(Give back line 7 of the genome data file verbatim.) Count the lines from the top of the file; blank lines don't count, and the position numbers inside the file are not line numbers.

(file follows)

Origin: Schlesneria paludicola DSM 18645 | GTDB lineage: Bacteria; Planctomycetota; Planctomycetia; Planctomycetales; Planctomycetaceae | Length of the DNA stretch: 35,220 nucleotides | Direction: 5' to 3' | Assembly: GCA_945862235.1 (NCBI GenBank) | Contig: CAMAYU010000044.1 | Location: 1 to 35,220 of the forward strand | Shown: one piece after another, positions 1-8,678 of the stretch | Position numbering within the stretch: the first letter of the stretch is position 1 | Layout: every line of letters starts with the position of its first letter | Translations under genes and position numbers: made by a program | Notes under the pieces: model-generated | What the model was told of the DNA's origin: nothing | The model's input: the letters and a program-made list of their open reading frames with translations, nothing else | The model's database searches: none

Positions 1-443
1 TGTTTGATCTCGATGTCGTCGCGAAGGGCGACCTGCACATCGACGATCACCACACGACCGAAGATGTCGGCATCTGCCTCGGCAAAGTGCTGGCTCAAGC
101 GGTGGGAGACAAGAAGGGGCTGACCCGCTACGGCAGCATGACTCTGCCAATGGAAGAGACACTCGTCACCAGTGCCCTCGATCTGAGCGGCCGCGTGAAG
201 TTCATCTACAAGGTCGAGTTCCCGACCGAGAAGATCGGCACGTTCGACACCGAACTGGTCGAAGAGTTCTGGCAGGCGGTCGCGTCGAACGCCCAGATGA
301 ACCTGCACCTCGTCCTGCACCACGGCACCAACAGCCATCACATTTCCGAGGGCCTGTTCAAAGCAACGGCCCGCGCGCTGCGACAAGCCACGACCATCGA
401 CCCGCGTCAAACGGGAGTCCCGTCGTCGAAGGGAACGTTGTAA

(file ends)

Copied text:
401 CCCGCGTCAAACGGGAGTCCCGTCGTCGAAGGGAACGTTGTAA